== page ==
At the same time, every employee is unique, so your digital employee experience needs to seamlessly deliver the tools and information they need to do their specific job. That includes access to the right systems, software, applications, team resources and company content. In other words, your DEX should be personalized for each employee.
These 2 must-haves may seem contradictory, but implementing the right workplace technology can give you the opportunity to tick both boxes.
Key factors that impact the digital employee experience
Improving DEX is not an easy task. Most companies have acquired dozens of technologies in an effort to digitally transform their business processes, but in doing so, they’ve often created friction and information silos for users. To address such challenges, you’ll need to take a page from the CX world, and use these marketing technology (or martech) features to modernize your organization’s DEX:
Your organization needs the ability to reach any employee anywhere—not just in any location, but also on any endpoint the employee uses for work. That endpoint could be a device, like a mobile phone, laptop or smart TV, a channel, like email and collaboration tools, or a system, like Microsoft 365 or Salesforce.
You should be able to target the right content, resources, software and systems access to every employee. Ideally, look for a solution that can segment employees by their locations, titles, business units, interests and other attributes.
You need the ability to tailor every aspect of your DEX, including what tools and information are delivered to each employee, which channels or devices they’re delivered to, when they’re sent and how employees are notified.
The more granular your targeting and orchestration are, the more personalized the experience is for each employee, and the more likely they are to engage with the applications or content you’ve delivered.
As you take the pulse of your workforce and collect additional data on employee engagement, behavior and preference, you’ll gain insight to help you optimize your DEX and the employee experience overall.
Top 7 benefits of a great digital employee experience
- More equitable digital experiences. In the past, organizations have tended to prioritize and invest in the workflows of desk workers. Giving frontline workers a DEX that is equally robust and useful is one way to show that they are truly essential.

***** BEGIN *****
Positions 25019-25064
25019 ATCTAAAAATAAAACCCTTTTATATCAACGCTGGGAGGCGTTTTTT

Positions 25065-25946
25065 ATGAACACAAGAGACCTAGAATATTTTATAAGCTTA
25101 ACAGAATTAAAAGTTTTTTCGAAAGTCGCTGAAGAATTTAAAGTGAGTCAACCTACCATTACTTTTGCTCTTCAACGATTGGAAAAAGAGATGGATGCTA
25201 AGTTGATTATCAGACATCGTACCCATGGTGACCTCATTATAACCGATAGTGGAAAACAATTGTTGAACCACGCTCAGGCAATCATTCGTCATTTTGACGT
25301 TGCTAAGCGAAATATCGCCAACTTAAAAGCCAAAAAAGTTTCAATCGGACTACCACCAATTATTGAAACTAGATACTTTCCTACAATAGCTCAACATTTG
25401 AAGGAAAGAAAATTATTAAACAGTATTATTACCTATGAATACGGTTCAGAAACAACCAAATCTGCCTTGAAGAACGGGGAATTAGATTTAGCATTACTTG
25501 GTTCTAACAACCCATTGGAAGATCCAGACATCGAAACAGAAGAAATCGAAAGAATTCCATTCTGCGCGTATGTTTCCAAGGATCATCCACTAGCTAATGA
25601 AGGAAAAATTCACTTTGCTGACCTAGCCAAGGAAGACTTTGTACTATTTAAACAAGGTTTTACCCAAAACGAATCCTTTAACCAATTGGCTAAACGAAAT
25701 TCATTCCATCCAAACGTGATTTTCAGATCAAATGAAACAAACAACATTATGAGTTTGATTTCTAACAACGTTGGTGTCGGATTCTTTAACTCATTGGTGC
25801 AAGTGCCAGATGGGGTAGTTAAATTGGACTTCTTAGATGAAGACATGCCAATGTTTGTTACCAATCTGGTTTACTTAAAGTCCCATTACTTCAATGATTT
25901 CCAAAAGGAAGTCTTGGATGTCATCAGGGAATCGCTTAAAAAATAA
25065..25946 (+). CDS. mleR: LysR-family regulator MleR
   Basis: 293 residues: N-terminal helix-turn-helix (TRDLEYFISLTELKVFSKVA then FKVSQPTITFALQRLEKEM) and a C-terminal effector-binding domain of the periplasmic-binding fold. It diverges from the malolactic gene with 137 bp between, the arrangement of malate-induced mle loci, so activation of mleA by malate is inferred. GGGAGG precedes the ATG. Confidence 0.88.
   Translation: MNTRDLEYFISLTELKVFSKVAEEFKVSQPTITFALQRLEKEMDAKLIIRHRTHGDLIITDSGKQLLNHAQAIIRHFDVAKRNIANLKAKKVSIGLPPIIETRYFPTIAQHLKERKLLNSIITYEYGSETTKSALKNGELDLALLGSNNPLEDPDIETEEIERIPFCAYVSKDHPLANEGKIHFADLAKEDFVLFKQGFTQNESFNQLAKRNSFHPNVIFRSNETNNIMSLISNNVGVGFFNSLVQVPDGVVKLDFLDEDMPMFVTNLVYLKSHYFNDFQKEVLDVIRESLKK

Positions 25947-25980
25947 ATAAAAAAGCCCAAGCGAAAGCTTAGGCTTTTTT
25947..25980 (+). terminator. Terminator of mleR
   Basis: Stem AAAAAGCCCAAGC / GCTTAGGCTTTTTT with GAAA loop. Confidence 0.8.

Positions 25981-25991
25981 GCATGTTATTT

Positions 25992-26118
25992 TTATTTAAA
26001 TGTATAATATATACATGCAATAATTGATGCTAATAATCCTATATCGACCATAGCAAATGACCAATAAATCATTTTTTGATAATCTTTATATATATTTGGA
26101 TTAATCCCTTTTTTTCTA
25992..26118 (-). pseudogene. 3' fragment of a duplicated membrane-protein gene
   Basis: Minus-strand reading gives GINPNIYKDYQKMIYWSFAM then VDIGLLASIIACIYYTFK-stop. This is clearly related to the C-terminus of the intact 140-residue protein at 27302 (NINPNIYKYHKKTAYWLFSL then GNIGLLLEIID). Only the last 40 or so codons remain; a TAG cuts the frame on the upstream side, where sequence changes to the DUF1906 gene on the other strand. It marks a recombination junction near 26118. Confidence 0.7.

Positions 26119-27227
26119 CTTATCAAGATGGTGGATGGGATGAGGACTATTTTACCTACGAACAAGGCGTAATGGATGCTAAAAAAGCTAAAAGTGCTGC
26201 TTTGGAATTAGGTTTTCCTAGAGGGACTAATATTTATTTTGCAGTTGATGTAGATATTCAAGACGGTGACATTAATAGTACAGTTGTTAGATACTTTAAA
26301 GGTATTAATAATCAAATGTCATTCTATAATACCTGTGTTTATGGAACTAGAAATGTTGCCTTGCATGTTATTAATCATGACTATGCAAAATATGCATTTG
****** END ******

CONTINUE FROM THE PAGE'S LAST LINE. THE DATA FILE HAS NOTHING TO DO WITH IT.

- Greater employee productivity and satisfaction. The digital experience makes up such a large part of today’s work environment that it inevitably impacts how satisfied employees are with their jobs. A seamless DEX not only helps workers increase productivity, but also makes their work lives easier.
According to Gartner’s 2021 Digital Worker Experience Survey, “Workers satisfied with applications indicate that they are twice as inclined to stay in their current organization.” Unfortunately, 46% are currently not satisfied.
- The ability to create shared values. A unified digital employee experience connects every member of the workforce with their company, making it easier to survey employees and collaboratively develop a shared sense of purpose. That shared purpose can ultimately help organizations achieve their business goals.
“I always say that our people are our source of competitive advantage. They are our strategic assets. We can have strategies, but if you don’t have the people who are deeply passionate about the organization, who you’re able to win the hearts and minds to give you that discretionary effort, then you have nothing.”— Elizabeth Adefioye | CHRO, Ingredion
- A fully aligned workforce. That same continuous connection makes it possible to reach employees where they are with information that their organizations need them to know. Businesses can notify their people in real-time during critical events.
- Greater agility for the organization. The ability to reach and engage their people in real-time allows companies to mobilize their people quickly and pivot rapidly. For example, at the start of the pandemic, a company with a modern, employee-focused DEX would have been able to quickly prompt employees to follow new safety practices.
- Workforce intelligence. A unified DEX allows organizations to measure their workforce’s response to content across channels. Companies can learn how their people are responding to major initiatives and dig deeper into employee engagement trends.
- Increased customer satisfaction. It’s long been recognized anecdotally that more employee satisfaction leads to improved CX, but now, research proves it. According to a study by Glassdoor, “There is a strong statistical link between employee well-being reported on Glassdoor and customer satisfaction among the largest companies today.”
It’s clear that a modern, employee-focused DEX benefits organizations and their people, but investing in building one requires buy-in from a number of stakeholders.
Roles that manage the digital employee experience
The digital employee experience comes with so many challenges because it’s usually owned by multiple departments or business units, each with their own set of DEX goals:
Tasked with extracting the most business value from their technology investments, IT departments want to drive usage of their existing apps and reduce friction by giving employees self-service options.
For comms teams, the key DEX goal is employee engagement. They need to be able to reach every worker with company news and measure the results of their efforts. Working with HR and IT, communicators can be the drivers of DEX strategy.
Traditionally the keepers of the employee experience, HR teams would like to utilize technology to increase equity, improve employee retention, and foster community with actionable 2-way feedback.